There’s a lengthy tome waiting to be written about the seeming indefatigability of Damon Albarn’s quest for melody. In particular, scrutiny should be applied to his knack for albums which slow-burn their way into listeners’ affections. ‘Merrie Land’, the third studio album he has released in eighteen months, is a tense, sometimes disorientating listen, but early plays are typically inconclusive. Given time, the remarkably consistent craft shines through and The Good, The Bad & The Queen’s recasting of the world of ‘Parklife’ under a Brexit cloud asserts itself.
Kicking off with a quotation from The General Prologue of Chaucer’s ‘Canterbury Tales’ hints at some of the travels to follow, decorated with woozy funfair chimes and a piano in need of a tune up. The evocative depiction of London that dominated the band’s debut is replaced by reflections from a modern pilgrimage around a country battered, bruised and divided by a political maelstrom, undertaken by Albarn in an attempt to make amends for being blasé about the referendum. While anger occasionally rises to the surface, not least in the closing stages of the title track where working class association with the Tories is challenged, the prevailing feeling is of sadness at what might be lost in a splintering of identity.
‘The Truce Of Twilight’ has the dubby shuffle of old, prowling around via Paul Simonon’s signature bass sound and referencing a nightmarish figure from Dorset folklore that hints at English heritage, faded behind a soundbite nationalism. ‘Gun To The Head’ is the out and out pop smash and it sounds like calling in for a middle-aged catch up with the ‘End Of A Century’ folk. ‘The Last Man To Leave’ slowly unravels, a demented ache at its core while Tony Allen’s somewhat restrained role on their first album is replaced with a loose, emphatically playful presence across these ten songs.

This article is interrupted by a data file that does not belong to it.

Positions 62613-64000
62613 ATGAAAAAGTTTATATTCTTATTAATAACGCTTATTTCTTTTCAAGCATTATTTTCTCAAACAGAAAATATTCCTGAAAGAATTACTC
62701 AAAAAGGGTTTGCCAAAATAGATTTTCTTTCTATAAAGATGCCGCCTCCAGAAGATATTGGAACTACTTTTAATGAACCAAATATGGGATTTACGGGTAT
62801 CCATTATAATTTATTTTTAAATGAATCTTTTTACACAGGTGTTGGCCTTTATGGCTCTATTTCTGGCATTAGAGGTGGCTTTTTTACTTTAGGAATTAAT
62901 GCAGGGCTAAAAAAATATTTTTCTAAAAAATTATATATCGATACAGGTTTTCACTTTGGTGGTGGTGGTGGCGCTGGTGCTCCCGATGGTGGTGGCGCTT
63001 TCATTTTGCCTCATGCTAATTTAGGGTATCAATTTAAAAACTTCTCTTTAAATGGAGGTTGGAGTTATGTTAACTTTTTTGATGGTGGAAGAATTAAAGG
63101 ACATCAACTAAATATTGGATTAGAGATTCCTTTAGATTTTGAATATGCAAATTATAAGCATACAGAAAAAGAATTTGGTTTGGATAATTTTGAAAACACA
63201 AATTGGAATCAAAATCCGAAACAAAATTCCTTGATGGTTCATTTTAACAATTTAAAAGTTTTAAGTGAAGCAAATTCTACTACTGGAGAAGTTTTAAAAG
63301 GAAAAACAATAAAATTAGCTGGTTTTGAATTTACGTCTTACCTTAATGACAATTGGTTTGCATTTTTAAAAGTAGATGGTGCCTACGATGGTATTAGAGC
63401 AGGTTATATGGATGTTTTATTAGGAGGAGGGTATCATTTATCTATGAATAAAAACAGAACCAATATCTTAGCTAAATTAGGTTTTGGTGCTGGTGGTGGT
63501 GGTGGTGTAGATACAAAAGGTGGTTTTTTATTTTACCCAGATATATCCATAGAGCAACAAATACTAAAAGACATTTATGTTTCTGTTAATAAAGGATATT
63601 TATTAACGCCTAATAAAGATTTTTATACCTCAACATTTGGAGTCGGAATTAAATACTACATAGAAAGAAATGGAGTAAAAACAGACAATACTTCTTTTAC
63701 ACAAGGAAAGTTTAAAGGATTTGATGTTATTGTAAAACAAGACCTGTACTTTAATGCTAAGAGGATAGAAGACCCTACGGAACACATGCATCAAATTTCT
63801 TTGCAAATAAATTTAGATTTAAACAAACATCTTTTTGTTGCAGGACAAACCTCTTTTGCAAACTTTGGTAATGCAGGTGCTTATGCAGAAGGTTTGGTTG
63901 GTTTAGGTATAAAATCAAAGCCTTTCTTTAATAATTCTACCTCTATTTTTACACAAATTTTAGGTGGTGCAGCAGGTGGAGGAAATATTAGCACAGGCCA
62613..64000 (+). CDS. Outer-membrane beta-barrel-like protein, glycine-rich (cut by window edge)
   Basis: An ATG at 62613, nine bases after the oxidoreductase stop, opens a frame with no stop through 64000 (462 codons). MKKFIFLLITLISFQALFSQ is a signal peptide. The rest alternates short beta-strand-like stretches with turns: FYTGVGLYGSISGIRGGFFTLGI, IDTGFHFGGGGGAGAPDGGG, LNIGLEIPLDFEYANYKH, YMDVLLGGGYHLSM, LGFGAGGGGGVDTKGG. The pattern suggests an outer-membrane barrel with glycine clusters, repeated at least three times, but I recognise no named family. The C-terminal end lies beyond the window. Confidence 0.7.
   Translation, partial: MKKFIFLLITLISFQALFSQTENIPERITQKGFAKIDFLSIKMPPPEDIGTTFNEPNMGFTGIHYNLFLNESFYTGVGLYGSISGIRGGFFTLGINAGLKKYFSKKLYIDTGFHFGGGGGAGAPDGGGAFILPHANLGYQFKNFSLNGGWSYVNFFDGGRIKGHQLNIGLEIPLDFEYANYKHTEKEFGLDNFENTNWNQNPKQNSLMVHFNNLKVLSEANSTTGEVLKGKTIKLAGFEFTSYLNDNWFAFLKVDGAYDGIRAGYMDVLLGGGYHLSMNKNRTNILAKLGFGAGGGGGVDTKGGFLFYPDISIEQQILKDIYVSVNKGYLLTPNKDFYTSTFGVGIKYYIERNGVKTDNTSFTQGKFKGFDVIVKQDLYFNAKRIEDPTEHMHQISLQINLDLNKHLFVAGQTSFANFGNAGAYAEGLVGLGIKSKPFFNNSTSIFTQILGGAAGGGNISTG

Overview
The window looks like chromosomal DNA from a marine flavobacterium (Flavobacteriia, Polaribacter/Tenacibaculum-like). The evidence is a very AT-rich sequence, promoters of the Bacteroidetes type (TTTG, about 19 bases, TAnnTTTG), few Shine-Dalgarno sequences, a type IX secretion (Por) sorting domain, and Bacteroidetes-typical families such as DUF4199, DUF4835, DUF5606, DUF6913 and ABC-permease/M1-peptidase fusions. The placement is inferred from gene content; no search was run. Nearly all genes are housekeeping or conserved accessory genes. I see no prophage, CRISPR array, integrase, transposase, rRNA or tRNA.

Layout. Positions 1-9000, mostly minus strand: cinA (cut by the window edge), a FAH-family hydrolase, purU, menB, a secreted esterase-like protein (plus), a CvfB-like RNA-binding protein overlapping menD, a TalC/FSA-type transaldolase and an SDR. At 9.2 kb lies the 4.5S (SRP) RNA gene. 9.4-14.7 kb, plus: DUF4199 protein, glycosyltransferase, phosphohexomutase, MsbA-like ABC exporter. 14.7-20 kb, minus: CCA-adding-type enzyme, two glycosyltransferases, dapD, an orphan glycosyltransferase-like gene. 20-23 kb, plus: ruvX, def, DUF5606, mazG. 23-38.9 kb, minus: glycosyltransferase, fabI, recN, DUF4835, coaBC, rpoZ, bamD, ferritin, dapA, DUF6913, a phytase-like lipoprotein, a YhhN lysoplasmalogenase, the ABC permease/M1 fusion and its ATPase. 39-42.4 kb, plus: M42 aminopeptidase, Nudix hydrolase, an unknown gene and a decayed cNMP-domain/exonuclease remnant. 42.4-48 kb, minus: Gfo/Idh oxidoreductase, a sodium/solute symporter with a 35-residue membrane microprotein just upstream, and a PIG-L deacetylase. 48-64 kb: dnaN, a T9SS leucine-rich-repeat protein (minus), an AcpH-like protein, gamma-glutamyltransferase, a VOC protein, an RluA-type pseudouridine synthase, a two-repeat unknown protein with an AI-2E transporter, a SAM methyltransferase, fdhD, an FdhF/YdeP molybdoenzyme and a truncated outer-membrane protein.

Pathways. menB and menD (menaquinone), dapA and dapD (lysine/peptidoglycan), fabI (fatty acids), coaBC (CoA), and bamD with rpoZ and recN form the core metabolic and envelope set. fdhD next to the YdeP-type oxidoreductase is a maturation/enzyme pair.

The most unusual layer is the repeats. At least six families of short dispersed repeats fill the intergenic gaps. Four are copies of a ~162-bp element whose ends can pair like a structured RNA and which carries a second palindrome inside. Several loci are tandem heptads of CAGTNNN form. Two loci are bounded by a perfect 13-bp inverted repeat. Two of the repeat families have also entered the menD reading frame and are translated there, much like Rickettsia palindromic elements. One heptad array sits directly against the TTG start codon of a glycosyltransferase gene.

The most delicate pieces here are ‘Ribbons’ and ‘The Poison Tree’. The former feels like a melancholic offshoot from 2014 solo album, ‘Everyday Robots’, while the latter is a swooning and wistful conclusion, lamenting the power of hateful rhetoric on a romanticised land that has rarely been far from Albarn’s songs. His tendency to present his vocals in different ways depending on which project he’s pursuing makes the song’s demurely defeated croon a deeply affecting statement.
Most stirring is ‘Lady Boston’, which sits at the midpoint of ‘Merrie Land’ and hails from Penrhyn Castle near Bangor. Its concluding refrain of “Dwi wrth dy gefn”, sung by Penrhyn’s own male voice choir, is Welsh for ‘I’ve got your back’. It’s a rousing reminder of the power of community from an occasional quartet that offers a compelling advert for collaboration. We may not hear from them often, but The Good, The Bad & The Queen are a rare treat and an unlikely, unusual and, at times, unsettling proposition. Albarn on Britain is a proven formula, but Simonon, Allen and Simon Tong combine to craft curious twenty-first century folk about curious twenty-first century folk.
Words: Gareth James
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